11 August 2014

Have your Cook’s Treat firmly in mind before you start cooking.

Despite having been aware of the fact, for over half a century, that one day I would become 60 I am still surprised that last Saturday it actually happened! So far I feel just the same ... or do I? 

I just had what may be considered a senior moment! Last night I made a lovely Dark Chocolate Caramel Sauce  to go with homemade double vanilla ice cream (it’s easy peasy and in the book) and homemade choc-chip cookies.




Only seconds after putting the dirty sauce pan in the washing up water this morning I remembered what I should have done with it! Because of the caramel element this leftover sauce sticks quite hard to the pan so the correct way to deal with this is thus ...  

~   Add water (enough to fill your favourite mug or cup and no more) to the chocolatey pan and bring to a boil, stirring to dissolve all the loveliness.
~   Make a cup of coffee with the chocky-water.
~   Sit down, relax, sip and grin.

What a dickhead I am!  This prompts me, however, to remind my readers how very important it is to have your Cook’s Treat firmly in mind before you start cooking.  

If you are unsure exactly what constitutes a Cook’s Treat well, according to Wikipedia, it is 


“ ...a portion of the prepared ingredients not served as part of a dish, but which is nevertheless tasty and enjoyable and may be eaten by the cook.”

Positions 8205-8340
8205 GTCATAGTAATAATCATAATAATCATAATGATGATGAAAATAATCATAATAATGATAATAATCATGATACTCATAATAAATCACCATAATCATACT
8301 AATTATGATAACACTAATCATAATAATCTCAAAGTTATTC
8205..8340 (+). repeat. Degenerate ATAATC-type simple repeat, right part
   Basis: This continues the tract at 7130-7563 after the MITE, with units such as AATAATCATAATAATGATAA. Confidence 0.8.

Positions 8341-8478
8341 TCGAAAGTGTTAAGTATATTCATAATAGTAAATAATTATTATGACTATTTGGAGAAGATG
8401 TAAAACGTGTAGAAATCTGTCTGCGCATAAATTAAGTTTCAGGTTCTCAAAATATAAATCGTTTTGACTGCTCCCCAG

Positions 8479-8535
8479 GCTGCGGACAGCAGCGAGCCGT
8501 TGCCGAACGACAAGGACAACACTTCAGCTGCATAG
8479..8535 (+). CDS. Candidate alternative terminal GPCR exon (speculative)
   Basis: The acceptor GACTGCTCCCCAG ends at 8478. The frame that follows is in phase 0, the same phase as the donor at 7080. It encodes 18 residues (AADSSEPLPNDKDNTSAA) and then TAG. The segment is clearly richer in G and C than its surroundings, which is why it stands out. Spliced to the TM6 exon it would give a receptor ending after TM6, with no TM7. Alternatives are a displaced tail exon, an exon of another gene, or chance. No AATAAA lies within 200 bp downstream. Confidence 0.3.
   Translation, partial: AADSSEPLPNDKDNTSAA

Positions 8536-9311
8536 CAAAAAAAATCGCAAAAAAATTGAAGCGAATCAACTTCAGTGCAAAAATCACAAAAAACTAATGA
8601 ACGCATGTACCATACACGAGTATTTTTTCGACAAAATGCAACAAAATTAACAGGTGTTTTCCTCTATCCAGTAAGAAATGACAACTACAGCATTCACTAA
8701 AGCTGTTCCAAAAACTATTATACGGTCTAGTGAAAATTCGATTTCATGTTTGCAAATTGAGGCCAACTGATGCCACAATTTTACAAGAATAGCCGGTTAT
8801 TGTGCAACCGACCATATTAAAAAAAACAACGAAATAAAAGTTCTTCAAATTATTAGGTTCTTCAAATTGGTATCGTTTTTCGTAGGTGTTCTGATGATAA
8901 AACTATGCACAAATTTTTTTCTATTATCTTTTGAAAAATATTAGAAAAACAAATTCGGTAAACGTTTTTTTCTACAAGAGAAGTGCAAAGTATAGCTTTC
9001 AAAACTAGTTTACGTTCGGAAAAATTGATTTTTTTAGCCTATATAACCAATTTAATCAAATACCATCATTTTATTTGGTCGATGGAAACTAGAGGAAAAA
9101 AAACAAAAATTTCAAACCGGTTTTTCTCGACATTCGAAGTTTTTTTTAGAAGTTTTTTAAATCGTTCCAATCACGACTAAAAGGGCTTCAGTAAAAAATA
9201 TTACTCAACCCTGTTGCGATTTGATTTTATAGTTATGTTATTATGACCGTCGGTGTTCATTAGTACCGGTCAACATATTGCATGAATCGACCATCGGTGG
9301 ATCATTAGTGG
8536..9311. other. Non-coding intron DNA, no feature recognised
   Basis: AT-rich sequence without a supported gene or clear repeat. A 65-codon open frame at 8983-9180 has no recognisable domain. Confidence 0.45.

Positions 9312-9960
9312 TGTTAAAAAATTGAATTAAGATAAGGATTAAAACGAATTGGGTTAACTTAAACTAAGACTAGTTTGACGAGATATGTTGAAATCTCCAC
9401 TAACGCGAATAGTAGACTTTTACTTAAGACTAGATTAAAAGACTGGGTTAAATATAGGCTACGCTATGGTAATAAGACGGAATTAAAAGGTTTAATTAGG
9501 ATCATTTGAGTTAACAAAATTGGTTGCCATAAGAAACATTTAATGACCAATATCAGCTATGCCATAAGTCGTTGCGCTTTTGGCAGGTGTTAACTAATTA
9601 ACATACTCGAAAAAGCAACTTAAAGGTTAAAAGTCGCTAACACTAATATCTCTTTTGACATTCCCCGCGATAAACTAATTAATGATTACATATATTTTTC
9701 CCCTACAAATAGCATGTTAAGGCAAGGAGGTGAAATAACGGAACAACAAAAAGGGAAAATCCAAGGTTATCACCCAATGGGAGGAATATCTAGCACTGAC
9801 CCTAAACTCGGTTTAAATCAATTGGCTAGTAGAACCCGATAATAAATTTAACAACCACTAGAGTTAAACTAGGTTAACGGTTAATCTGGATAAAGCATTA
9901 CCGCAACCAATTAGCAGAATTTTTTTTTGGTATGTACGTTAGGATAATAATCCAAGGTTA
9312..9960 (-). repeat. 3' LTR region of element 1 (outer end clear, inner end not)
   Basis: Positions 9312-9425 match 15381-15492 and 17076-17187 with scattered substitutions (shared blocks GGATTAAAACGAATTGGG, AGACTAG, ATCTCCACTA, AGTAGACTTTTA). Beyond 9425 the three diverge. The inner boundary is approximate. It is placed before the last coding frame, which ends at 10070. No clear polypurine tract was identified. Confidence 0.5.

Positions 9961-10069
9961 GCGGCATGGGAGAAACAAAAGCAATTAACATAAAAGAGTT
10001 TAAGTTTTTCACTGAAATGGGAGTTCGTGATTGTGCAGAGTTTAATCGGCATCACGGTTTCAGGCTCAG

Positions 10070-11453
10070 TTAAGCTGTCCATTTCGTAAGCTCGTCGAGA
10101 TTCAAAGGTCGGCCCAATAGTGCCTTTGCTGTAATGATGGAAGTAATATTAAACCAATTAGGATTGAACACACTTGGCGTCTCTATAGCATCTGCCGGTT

Some Cook’s Treat Suggestions

~   Obviously scraping the bowl is a time honoured cook’s treat but have you thought of extending this to the food processor (which, incidentally, I advise you to turn off first)? If I make hummus I wipe out the processor bowl with a piece of good bread and eat it, if I make vinaigrette (see here for lots of ideas) I wipe out the bowl with a piece of lettuce and eat it. And so on.
~   Also obvious is the “checking for quality” of random pieces of fruit as you prepare it.
~   Similar to the above I always (so far, I hope I don’t start forgetting) bake a small tester when making scones, for instance, or cookies. I’m just being greedy assiduous.
~   When starting a new, crusty, delicious loaf it’s quite likely, especially if you concentrate, that the first slice or so will be too small to make a sandwich or toast or it may be that you just have a few crusts over.  Either way dip them into some good olive oil and enjoy yourself.



~   Pastry scraps can be used to make all sorts of treats – see here for lots of ideas and here  for Brown Sugar Doo Dahs which make a pleasant treat for one.




~   Not enough batter left to make a final pancake?  Well fry some rags for yourself and drizzle with maple syrup.



~   Chicken Oysters – these are the two little pieces of delicious sweet tender dark meat that you’ll find either side of a whole chicken's backbone. Whilst the chicken is resting and you are waiting for the veggies to be ready scoop these out and eat them unobtrusively over the sink – they might cause you to dribble.  (If you’d like to save the oysters for yourself when cutting up a raw chicken there is some useful info here and remember that other roasted birds have oysters too, of course.